Background: Maternal nicotine exposure increases lung collagen in fetal and newborn animals. Connective tissue growth factor (CTGF) plays a role in hyperoxia-induced pulmonary fibrosis. Objective: To determine whether pre- and postnatal nicotine exposure can augment CTGF expression and postnatal hyperoxia-induced lung fibrosis. Methods: Nicotine was administered to pregnant Sprague-Dawley rats at a dose of 6 mg/kg/day from gestational days 7-21 (prenatal nicotine-treated group) and gestational day 7 to postnatal day 14 (pre- and postnatal nicotine-treated group). A control group of pregnant dams was injected with an equal volume of saline. Within 12 h of birth, rats were exposed to room air or 1 week of >95% O2 and an additional 2 weeks of 60% O2 (3 weeks of hyperoxia). Lungs were taken for total collagen, CTGF expression and histological analyses. Results: In each maternal treatment group, the rats reared in hyperoxia had a higher total collagen compared with rats reared in room air on postnatal days 7 and 21. Collagen content was significantly higher in rats born to pre- and postnatal nicotine-treated dams than rats born to saline-treated and prenatal nicotine-treated dams on postnatal days 7 and 21. Pre- and postnatal nicotine exposure and neonatal hyperoxia exposure increased CTGF expression on postnatal days 7 and 21. Conclusions: CTGF may be involved in the pathogenesis of lung fibrosis induced by maternal nicotine and neonatal hyperoxia, and maternal nicotine exposure exacerbates neonatal hyperoxia-induced lung fibrosis. These results are relevant to neonates who require supplemental oxygen and are exposed to the breast milk of smoking mothers during infancy.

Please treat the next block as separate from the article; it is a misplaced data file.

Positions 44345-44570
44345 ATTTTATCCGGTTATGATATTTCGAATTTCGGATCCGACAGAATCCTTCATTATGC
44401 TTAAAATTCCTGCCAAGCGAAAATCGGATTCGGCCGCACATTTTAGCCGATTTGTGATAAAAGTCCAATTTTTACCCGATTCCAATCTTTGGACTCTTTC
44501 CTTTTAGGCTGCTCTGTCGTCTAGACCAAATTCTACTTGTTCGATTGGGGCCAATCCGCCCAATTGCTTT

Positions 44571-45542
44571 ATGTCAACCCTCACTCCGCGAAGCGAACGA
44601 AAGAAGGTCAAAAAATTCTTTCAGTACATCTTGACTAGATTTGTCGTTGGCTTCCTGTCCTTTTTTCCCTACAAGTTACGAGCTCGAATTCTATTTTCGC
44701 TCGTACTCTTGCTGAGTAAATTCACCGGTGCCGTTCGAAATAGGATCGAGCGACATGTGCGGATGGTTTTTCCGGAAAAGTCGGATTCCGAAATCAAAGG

- Connective tissue growth factor
- Lung fibrosis
ASJC Scopus subject areas
- Developmental Biology
- Pediatrics, Perinatology, and Child Health